Heidelberg Frog Folding Illustration 3

There are additional advantages. The first fold enables the user to line up all the pages head to head, eliminating the lateral movement that could occur in traditional folding, and yielding two parallel folds in the eight-page section. The benefit here lies in better control of crossovers. Overall, the net result of simple modifications like these is to increase productivity by means of the oblong feeding of the sheet, and to improve the quality of the fold by virtue of the slower speed in the second station, making the folding process even more stable.”

Pretty cool. To give you a few stats to consider, on average, you could expect to run production numbers of about 8-11,000 sph on a modern folding machine. With this new configuration, you could be running 17-22,000 sph, depending upon the quality of the stock. They were running at 22,000 sph at the show.

This special configuration will require the modification of folding schemes and potentially a larger buckle plate folder, but all in exchange for higher output, increased quality and savings over the entire production chain. Sounds like a good deal to me.

Heidelberg’s high-performance Stahlfolder TD and TH series folders will offer the pneumatic twin lay device as an attachment on all new purchases from Q1 2010.

For more information about this innovative new device, please contact your local Heidelberg Postpress Specialist, or contact Stephen Calov directly at Steven.Calov@heldelberg.com

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COMMENTS

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Most Recent Comments:
Streven Calov - Posted on December 05, 2009
Yes the frog fold uses a modified twin lay and a new pneumatic divert gate at the exit of the 1st that allow us to produce upwards of 22k an hour doubling the normal output of signature work on a Stahlfolder. Yes the inital investment in a larger sized folder is required to turn the sheet however the press department today is manufacturing sheets between 12 to 18k an hour and we require the horse power in bindery to keep up with the pace in the press room. You only need a two station machine vs a typical 3 station folder.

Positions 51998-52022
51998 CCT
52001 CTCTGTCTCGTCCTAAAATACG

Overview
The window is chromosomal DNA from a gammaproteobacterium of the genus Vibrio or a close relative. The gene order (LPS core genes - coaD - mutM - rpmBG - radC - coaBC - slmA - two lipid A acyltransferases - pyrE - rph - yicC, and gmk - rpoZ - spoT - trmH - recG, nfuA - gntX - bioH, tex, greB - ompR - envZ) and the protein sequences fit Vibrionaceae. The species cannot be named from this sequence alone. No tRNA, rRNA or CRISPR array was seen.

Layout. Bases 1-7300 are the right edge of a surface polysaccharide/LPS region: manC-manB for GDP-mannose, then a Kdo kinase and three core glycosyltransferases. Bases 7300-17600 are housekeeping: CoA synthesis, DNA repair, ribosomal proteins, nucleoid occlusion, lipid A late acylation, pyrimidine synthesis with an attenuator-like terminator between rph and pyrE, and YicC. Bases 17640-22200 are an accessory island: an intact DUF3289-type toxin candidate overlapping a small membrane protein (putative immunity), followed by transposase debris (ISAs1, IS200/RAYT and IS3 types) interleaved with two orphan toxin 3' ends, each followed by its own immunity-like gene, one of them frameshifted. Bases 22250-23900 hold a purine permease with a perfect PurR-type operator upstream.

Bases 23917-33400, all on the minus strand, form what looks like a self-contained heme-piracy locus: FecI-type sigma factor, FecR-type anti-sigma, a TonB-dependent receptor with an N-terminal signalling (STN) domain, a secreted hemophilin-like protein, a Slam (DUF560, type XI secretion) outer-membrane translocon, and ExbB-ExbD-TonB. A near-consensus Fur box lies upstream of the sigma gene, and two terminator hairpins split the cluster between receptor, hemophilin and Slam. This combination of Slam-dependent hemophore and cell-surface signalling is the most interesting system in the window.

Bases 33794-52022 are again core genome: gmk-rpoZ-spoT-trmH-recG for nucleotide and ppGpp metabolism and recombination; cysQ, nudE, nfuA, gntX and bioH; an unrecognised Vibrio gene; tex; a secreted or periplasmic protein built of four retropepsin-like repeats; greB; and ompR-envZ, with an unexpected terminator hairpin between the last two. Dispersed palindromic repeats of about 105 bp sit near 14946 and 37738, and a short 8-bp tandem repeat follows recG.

Joe Rigby - Posted on December 04, 2009
No one has invented something new. We have had the ability to do this for a long time. The main problem is you need a folder at least 38" wide. We have one, an MBO 40x56". How much do these folders cost ? I'll bet close to $200,000 It's tough to spend that much money today.
Rob Kuehl - Posted on December 04, 2009
Nice article.
Click here to view archived comments...
Archived Comments:
Streven Calov - Posted on December 05, 2009
Yes the frog fold uses a modified twin lay and a new pneumatic divert gate at the exit of the 1st that allow us to produce upwards of 22k an hour doubling the normal output of signature work on a Stahlfolder. Yes the inital investment in a larger sized folder is required to turn the sheet however the press department today is manufacturing sheets between 12 to 18k an hour and we require the horse power in bindery to keep up with the pace in the press room. You only need a two station machine vs a typical 3 station folder.
Joe Rigby - Posted on December 04, 2009
No one has invented something new. We have had the ability to do this for a long time. The main problem is you need a folder at least 38" wide. We have one, an MBO 40x56". How much do these folders cost ? I'll bet close to $200,000 It's tough to spend that much money today.
Rob Kuehl - Posted on December 04, 2009
Nice article.